Insight, energy and imagination make higher education higher. This is the authentic standards issue: we risk not demanding enough from our students and being comfortable with their possessing only bits and pieces of knowledge. Knowledge is a necessary step towards good judgement, but it does not take you far enough on its own. Self-critical awareness of one's own ignorance is the only true precursor of further enquiry. As Whitehead put it: "You cannot be wise without some basis of knowledge; but you may easily acquire knowledge and remain bare of wisdom."
There are two secrets to cracking the problem of helping students who are not being challenged to become critical thinkers: scholarship and leadership.
Scholarship is an all-embracing term for research and the active reinterpretation of knowledge that goes beyond systematic empirical enquiry to the enlivening of imagination. We have been acclimatised to the idea of research as experimental and pragmatic, but a lot of it is more intuitive, theoretical, puzzling and uncertain than this implies.
What has scholarship to do with university teaching? A couple of years ago, my colleagues and I tried to tie down the volatile idea of a "research-teaching nexus" - the old question about whether researchers make the best university teachers - by interviewing successful researchers about their teaching.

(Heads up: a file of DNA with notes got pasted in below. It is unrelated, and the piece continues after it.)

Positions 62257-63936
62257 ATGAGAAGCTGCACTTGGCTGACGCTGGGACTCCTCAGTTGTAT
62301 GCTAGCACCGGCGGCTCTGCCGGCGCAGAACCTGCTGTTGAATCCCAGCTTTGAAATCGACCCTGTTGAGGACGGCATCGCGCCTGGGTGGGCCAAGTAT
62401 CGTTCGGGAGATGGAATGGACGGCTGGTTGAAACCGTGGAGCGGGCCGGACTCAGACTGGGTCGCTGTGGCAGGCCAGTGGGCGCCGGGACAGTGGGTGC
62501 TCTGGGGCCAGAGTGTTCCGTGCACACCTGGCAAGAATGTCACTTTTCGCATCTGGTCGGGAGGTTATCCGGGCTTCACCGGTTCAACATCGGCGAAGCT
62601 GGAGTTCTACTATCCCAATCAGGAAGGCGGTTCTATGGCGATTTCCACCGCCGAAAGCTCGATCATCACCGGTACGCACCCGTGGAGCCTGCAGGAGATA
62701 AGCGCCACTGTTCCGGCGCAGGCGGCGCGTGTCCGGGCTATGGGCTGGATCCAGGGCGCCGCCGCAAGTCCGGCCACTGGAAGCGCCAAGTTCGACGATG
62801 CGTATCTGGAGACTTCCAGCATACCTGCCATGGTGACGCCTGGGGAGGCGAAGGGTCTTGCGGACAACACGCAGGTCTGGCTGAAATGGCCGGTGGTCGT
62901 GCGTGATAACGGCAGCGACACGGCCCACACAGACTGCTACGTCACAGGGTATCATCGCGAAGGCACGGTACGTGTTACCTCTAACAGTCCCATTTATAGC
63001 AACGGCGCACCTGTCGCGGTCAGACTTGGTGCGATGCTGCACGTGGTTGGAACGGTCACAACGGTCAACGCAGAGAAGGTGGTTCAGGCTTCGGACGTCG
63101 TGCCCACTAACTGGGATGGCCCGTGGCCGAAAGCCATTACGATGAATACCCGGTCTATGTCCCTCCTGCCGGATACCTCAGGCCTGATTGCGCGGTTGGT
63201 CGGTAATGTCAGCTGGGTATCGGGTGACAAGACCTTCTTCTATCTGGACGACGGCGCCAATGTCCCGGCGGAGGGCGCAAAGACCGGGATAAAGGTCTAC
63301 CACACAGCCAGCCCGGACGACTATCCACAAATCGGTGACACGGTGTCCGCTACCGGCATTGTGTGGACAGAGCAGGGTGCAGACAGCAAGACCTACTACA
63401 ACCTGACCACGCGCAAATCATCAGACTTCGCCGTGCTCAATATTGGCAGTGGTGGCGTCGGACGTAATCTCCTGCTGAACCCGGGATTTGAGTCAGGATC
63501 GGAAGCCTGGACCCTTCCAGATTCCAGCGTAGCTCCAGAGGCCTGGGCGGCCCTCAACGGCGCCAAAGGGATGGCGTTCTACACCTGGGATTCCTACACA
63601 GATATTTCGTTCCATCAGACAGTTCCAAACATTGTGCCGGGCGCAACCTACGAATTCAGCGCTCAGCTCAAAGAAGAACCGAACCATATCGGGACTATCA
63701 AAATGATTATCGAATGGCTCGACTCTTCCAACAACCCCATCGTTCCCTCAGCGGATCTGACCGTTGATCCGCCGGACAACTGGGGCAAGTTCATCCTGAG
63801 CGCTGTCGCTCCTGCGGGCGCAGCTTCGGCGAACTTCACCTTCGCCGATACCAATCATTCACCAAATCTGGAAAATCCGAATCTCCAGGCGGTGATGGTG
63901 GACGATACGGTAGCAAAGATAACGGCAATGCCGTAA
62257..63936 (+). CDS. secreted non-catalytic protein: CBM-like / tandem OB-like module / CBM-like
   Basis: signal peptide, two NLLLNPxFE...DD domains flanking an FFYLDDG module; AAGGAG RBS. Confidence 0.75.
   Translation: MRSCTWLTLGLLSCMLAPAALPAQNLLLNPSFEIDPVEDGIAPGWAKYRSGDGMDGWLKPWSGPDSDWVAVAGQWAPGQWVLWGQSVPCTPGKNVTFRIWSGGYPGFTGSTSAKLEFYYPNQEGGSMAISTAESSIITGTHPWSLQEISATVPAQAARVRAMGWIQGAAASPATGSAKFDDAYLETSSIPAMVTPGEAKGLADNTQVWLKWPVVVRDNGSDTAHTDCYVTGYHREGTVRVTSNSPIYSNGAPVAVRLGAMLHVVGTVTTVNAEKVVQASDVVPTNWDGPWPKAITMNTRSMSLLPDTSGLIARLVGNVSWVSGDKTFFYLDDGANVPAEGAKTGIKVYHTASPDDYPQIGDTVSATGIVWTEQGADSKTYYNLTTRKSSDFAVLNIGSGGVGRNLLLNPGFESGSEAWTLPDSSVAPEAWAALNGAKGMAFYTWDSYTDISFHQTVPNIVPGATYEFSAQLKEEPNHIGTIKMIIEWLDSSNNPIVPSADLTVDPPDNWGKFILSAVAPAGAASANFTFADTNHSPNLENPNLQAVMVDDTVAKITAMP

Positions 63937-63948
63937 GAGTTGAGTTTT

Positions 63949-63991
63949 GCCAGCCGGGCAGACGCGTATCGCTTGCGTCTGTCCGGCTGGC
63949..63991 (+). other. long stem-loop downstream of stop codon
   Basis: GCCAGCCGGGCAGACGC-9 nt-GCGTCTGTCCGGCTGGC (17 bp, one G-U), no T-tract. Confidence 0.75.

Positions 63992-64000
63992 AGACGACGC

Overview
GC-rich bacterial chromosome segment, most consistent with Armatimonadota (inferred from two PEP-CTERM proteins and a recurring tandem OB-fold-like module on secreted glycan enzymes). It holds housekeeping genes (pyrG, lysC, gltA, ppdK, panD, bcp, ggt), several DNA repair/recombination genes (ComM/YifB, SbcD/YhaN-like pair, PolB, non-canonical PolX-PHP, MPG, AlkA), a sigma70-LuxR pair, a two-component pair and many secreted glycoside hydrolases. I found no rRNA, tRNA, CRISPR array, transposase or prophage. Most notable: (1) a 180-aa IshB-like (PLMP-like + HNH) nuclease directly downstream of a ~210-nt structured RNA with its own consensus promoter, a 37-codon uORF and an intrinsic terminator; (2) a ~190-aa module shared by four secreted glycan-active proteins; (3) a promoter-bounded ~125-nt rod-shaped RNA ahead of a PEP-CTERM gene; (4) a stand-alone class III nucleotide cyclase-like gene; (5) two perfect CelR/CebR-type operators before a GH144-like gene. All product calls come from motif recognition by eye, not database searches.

Unexpectedly, it all became clear: the researchers who were good at teaching - who went about it by focusing on students and their learning (rather than their own teaching performance or transmitting information) - were not those who necessarily produced the most research. They were the ones who focused on the underlying structure of their investigations, on the broad conceptual framework of their subject, rather than isolated individual problems within it - the ones who were scholars in their discipline.
So asking whether researchers teach better or worse is asking the wrong question. It isn't how active you are as a researcher, it's what your research activity concentrates on. When you think about it, it makes sense - lecturers who see the whole picture of their subject are the ones who can best help students to learn.